Schools Join Hurricane-Relief Effort To Help Central Americans
Schools across the United States are collecting money, food, clothing, and other supplies to send to victims of Hurricane Mitch in Central America.
Students at Andrew P. Hill High School in San Jose, Calif., began a coin and clothing drive last week and collected more than $400 on the first day.
Students at the largely Hispanic school came up with the idea after hearing about the devastation the hurricane has caused in Honduras, Nicaragua, Guatemala, and El Salvador, according to Viet Trinh, the activities director at the 2,200-student school.
It is estimated that more than 10,000 people in those countries have died as a result of last month's storm. Millions are homeless, and bridges and roads have been destroyed, making relief efforts more difficult.
Schools in Honduras will remain closed for the rest of their school year, which ends in November, after suffering extensive damage and losing nearly all students' records in the storm.
"This is a great thing that the students are doing," Mr. Trinh said. "I'm surprised by the generosity of the students. ... Some are giving $5 or $10."
Educators at a high school in Silver Spring, Md., hope their students learn how precarious life can be as they collect clothing, food, and money for the hurricane survivors.
Several student groups at Montgomery Blair High School in the Washington suburb started seeking donations last week.
Many of the school's 2,800 students have relatives or know of someone who has relatives in Central America.
"We knew that we had to do something," said Cherie McGinn, the chairwoman of the school's social studies department. "We try to point out in our world history class that these governments are so poor that they will not be able to recover without international help."
The school is working with a local church that will be flying supplies, such as canned foods, rice, beans, bottled water, and personal-care items, to the four countries. The money that is collected will be given to the Red Cross, which is helping coordinate the hurricane-relief efforts.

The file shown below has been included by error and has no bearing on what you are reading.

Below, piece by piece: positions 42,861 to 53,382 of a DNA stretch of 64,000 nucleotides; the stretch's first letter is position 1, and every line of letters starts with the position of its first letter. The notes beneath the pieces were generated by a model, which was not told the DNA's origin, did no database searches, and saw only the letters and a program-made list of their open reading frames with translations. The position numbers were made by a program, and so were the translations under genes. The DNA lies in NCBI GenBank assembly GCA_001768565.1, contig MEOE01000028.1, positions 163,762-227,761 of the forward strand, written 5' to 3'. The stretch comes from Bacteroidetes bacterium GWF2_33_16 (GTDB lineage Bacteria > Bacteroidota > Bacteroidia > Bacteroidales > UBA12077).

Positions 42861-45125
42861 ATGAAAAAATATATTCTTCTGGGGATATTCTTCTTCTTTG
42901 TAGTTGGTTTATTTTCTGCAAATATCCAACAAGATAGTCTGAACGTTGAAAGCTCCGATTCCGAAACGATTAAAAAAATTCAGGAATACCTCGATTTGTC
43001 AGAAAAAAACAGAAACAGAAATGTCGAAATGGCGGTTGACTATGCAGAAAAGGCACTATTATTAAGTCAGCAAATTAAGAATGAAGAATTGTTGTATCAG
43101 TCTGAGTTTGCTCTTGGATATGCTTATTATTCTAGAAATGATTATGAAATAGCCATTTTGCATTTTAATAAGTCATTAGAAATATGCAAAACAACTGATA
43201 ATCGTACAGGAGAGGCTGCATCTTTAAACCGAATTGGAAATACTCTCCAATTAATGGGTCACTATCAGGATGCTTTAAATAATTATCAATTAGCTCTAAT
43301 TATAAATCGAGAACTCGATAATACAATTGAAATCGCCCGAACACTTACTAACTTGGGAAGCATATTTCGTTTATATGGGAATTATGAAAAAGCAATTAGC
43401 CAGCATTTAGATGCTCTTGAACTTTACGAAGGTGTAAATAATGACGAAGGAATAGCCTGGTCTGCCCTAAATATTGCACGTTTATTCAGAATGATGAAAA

Teaching 'Civic Virtue'
When students come up with ideas to help people who are victims of natural disasters, school administrators have several different factors to consider before allowing them to participate, Gary Marx, a spokesman for the American Association of School Administrators in Arlington, Va., said last week.
Administrators must check the authenticity of the organizations that will distribute the supplies to ensure that the aid will reach the disaster victims, determine what type of help is most needed, create an effective plan of action, and understand what students can learn from engaging in such projects.
"We want our students to learn that they do have a responsibility to their fellow man," Mr. Marx said. As educators, he said, "we need to teach [students] civic virtue."
CARE International, which runs relief and development programs in 60 countries worldwide, suggests to schools that raising money is the most helpful thing that students can do.
"Money is the easiest thing to handle," said Virginia Ubik, the director of Latin American programs at CARE USA. "We decided that we would be pulled in too many directions if we took everything."
Ms. Ubik said money can be easily transferred to buy such items as medical supplies, tools, and water pumps. If people want to donate items other than money, CARE will direct them to organizations that accept those supplies.
"We greatly appreciate the help that people want to give," Ms. Ubik said. "But they often don't know about the logistics of what is needed."
Several large and small organizations collect food and clothing for Hurricane Mitch victims. World Vision, an international Christian relief and development agency, is working with several schools in Washington state to collect personal-care kits.
The nonprofit organization, based in Federal Way, Wash., is also requesting a $10 donation with each care kit to go toward relief operations.
The faculty and students at Twin Lakes Elementary School in Federal Way were eager to help World Vision, according to Principal Barbara Bergman. Students have been asked to bring in blankets, soap, toothbrushes, toothpaste, washcloths, shampoo, and plastic combs and will begin collecting supplies this week.
Several teachers at the 575-student school plan to use newspaper and magazine articles to aid in discussing the importance of helping the disaster victims.
"This is a tremendous opportunity for us to teach kids how to be a part of their world community," Ms. Bergman said. "I'm real proud of the way our school is responding to this tragedy."
Vol. 18, Issue 12, Page 5Published in Print: November 18, 1998, as Schools Join Hurricane-Relief Effort To Help Central Americans